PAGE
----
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Modelling Tension Strength Behaviour Of Structural Lumber Exposed To Elevated Temperatures

Lau, P.W. and Barrett, J.D., 1997. Modelling Tension Strength Behaviour Of Structural Lumber Exposed To Elevated Temperatures. Fire Safety Science 5: 1177-1188. doi:10.3801/IAFSS.FSS.5-1177


The design of wood-he structural systems to withstand exposure to fire depends on knowledge of the fire endurance (time to failure) of the wood members in these systems. In fires, wood looses part of its load-carrying capacity to charring and part to strength degradation. The design must also consider factors such as loads in the system, heat transfer, wood quality and member size. All these variables interact to affect the time to failure. This paper summarizes the results of a Forintek study on the strength behavior of structural wood members stressed in tension and exposed to elevated temperatures. Approximately 1200 pieces of lodge pole pine Machine-Stress Rated (MSR) lumber were tested in tension under various temperature and load-rate histories. Results indicate that strength losses are significant. A model developed to predict the time to failure has been applied to predict the mean short-term strength as a function of temperature of exposure and duration of exposure.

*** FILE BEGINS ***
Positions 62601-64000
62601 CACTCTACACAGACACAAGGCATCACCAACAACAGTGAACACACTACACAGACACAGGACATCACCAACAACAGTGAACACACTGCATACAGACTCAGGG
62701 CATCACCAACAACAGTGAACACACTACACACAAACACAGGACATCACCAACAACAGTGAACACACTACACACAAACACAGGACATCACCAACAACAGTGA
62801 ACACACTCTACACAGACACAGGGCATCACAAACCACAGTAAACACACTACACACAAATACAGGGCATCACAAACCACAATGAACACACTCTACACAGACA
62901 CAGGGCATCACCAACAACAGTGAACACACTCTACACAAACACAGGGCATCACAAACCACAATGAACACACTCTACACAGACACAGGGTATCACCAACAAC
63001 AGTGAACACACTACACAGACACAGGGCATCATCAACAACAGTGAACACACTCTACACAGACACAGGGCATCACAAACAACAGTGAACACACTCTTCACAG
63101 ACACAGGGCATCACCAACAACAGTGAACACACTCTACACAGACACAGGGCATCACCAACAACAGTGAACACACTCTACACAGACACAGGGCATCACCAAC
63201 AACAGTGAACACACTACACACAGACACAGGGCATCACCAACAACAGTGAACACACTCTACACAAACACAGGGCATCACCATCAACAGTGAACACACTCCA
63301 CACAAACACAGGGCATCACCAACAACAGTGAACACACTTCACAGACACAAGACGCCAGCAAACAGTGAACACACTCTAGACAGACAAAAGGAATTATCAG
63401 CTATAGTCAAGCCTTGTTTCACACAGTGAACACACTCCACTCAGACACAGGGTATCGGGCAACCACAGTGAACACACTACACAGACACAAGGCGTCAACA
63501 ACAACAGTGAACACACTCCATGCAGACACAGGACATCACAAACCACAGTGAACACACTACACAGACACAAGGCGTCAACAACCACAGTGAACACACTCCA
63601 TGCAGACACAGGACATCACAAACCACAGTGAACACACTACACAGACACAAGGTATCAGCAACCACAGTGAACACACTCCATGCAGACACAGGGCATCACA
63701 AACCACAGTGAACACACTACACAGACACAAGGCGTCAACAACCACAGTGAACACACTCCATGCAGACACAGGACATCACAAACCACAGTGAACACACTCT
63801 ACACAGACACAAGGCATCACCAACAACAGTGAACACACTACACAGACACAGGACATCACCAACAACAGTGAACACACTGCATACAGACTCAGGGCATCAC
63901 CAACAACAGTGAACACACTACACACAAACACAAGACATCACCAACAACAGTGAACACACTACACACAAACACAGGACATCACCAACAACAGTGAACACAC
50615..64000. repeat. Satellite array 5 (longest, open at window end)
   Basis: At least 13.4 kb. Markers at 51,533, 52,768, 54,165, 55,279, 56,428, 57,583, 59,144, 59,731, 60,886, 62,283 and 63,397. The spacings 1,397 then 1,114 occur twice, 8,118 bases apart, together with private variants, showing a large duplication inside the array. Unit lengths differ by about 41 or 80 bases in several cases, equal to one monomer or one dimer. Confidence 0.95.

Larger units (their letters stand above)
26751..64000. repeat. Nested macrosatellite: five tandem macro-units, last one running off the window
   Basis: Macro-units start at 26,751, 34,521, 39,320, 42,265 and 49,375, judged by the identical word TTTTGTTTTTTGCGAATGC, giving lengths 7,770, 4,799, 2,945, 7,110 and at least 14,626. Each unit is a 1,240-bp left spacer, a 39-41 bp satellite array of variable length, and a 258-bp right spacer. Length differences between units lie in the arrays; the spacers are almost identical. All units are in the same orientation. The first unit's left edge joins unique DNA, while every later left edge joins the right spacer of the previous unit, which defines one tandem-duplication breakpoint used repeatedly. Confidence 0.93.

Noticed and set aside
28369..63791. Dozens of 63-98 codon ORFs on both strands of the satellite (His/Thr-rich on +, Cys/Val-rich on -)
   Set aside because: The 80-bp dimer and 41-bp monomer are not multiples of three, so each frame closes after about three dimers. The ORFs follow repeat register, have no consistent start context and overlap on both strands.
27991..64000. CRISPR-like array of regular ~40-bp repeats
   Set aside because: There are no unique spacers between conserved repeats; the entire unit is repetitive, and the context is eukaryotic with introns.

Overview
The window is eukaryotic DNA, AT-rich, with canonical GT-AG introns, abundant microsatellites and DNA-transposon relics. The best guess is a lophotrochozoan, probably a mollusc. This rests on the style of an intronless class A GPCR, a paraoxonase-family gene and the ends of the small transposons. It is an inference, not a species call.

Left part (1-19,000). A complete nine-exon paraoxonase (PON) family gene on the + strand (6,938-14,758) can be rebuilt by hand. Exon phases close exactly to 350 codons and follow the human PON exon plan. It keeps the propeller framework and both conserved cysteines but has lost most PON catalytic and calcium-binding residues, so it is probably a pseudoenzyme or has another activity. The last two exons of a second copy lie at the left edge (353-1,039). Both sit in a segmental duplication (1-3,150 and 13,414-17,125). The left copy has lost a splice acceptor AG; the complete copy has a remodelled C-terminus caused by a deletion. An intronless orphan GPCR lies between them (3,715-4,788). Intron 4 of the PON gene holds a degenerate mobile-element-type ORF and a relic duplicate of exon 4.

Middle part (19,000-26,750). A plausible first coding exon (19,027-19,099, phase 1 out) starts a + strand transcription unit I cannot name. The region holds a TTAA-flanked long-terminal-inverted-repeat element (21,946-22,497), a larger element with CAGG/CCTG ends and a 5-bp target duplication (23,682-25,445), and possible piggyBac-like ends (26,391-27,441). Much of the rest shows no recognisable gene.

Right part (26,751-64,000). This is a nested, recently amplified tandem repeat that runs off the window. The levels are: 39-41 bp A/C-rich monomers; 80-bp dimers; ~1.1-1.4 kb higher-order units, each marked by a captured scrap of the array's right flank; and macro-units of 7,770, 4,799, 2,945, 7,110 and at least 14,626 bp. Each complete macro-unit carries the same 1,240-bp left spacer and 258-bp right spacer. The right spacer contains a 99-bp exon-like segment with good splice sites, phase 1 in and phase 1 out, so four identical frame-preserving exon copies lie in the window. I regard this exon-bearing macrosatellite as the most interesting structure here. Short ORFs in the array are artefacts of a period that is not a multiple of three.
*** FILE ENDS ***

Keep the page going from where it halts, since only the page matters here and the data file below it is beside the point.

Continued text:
wood, lumber, tensile strength, modeling, elevated temperature

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